“It would be impossible to include this large number of existing mandates in a national essential benefit package while at the same time providing affordable access to care for consumers,” the group said in written remarks.
Blumberg, though, tends to discount the financial effect of many mandates.
The coming backlash
“The vast majority have only a tiny, marginal cost attached,” she cautions. And some of the mandates that do sway premiums, like ones requiring coverage of substance abuse or mental health programs, are likely to be part of what federal regulators will include as essential benefits.
Insurers like to have complete control of plan designs because it gives them a chance to target particular consumers, says Blumberg. Fine tuning the benefits on offer is one way for clinical executives at health plans to define the demographic group they want to cater to.
If an insurer purposefully leaves out coverage of pharmaceuticals, for example, it’s because it wants to steer clear of patients who may make pricey demands for therapeutics. Alternatively, it will add benefits to woo members it most wants in the plan.
Blumberg, though, isn’t alone in predicting a backlash against mandates if legislators start to see a bill attached to them.
“I imagine some states will consider cutting back,” says Morgan, “if they feel they cannot afford that portion of the subsidy. Everybody’s short of cash right now and having a difficult time with budgets.” And state regulators are likely to take a hard look at which benefits can qualify as essential.
“I don’t want to bank on anything, I don’t want to predict.” But, she says, “we’re not looking at Cadillac plans here.”
Group coverage tends to offer a richer set of benefits with the risk and cost spread over a number of lives while individual policies tend to be more expensive with tighter controls over access to care. The feds want the exchanges to offer basic care coverage to individuals and small businesses, preventing these plans from rejecting anyone based on a pre-existing condition.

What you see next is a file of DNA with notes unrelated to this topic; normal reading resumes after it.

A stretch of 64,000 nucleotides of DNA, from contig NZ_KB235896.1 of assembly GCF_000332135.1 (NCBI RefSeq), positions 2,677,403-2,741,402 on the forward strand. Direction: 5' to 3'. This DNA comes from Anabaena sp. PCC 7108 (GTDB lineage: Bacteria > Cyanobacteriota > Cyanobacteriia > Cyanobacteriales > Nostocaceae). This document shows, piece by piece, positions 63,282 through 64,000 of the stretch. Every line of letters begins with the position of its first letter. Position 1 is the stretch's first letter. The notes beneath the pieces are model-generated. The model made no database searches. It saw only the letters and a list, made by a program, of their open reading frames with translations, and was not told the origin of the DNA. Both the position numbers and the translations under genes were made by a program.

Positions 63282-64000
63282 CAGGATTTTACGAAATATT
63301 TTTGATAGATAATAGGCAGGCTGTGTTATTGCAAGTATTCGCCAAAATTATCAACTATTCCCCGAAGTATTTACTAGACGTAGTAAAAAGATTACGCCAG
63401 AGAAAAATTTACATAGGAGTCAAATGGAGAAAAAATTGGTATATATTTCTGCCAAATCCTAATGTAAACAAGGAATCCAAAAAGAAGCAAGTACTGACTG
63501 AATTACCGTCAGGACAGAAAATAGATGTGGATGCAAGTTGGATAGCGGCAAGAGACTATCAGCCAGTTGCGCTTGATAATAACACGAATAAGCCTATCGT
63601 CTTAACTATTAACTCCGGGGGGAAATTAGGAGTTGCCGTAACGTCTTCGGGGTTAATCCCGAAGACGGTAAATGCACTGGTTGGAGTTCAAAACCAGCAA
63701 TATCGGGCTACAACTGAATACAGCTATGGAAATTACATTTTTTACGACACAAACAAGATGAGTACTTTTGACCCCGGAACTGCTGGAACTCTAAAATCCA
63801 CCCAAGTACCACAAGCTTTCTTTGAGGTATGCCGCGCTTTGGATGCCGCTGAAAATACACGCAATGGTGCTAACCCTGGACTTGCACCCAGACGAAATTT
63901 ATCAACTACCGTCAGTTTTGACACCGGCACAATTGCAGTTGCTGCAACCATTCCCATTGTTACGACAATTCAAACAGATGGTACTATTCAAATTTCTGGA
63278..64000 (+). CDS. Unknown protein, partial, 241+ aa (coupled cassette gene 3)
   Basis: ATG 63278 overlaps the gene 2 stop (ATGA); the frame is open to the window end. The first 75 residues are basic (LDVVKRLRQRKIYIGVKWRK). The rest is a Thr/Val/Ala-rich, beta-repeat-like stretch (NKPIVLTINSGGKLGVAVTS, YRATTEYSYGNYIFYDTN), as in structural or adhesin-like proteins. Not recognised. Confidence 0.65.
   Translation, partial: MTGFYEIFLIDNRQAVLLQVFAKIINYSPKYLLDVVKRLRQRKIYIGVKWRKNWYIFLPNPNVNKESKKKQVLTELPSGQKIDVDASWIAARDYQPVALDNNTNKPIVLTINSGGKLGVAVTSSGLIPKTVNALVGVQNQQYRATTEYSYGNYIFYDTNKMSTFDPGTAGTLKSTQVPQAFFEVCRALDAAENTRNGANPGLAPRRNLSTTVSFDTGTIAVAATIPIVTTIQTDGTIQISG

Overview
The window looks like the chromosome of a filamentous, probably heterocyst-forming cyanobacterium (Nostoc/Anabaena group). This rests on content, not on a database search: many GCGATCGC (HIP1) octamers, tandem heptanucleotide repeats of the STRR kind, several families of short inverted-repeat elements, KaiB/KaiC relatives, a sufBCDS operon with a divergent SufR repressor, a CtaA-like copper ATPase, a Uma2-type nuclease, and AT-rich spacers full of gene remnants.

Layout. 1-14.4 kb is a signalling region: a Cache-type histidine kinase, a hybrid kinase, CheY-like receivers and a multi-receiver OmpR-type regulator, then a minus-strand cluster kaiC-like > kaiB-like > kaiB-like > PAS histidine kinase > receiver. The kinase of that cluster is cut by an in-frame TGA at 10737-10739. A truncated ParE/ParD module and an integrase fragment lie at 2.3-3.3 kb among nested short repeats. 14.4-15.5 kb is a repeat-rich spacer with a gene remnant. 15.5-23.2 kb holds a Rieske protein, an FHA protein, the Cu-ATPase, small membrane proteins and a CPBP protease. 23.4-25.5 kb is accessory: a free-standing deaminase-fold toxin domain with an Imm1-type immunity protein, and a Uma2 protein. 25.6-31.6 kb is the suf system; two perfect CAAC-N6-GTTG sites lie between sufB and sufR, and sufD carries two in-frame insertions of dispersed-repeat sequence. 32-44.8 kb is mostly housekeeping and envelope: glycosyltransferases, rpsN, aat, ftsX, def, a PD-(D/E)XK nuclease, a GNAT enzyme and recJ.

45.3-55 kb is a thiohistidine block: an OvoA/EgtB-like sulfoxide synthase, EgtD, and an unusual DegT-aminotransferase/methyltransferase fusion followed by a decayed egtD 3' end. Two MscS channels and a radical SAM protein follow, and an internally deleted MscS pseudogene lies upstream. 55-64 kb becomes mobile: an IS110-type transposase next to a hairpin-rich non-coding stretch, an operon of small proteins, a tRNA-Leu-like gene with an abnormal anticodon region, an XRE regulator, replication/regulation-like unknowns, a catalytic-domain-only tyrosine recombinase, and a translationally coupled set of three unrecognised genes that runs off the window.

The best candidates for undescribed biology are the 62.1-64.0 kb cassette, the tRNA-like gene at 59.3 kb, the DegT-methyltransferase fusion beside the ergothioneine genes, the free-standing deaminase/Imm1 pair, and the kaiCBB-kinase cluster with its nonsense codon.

A state that has mandated benefits for something like fertility services, she adds, might reconsider if it has to pick up the tab for people who qualify for an exchange plan.
States have yet to declare whether they plan to offer their own health exchanges or will turn the job over to the feds. But there’s no question that there’s been a lot of interest.
“All except for Alaska have accepted the planning grant,” says Morgan. This year, implementation grants became available. States that opt to run their own program will have until the beginning of 2013 to demonstrate to HHS that they can be up and running Jan. 1, 2014.
But by the fall of 2012 they’ll have to have a functional enrollment process in place, leaving some states with only one more session before the actual nuts and bolts of the exchanges have to be in working order.
The exchanges are open to small businesses and individuals. People with incomes up to 400 percent of the federal poverty line will receive tax credits to help them pay for coverage.
So far, though, the health plans’ affordability argument hasn’t had much of an effect in Connecticut, says Stover. Connecticut legislators have been considering upward of a dozen mandates, he says, with little regard for the effect they could have on future budgets.
“I suppose it would take someone finally reading the federal bill and realizing that they are creating a fiscal impact where they used to think they could ignore the cost impact of mandates,” says the lobbyist.
But so far, he adds, there’s been little indication that most legislators in his state understand what’s about to happen.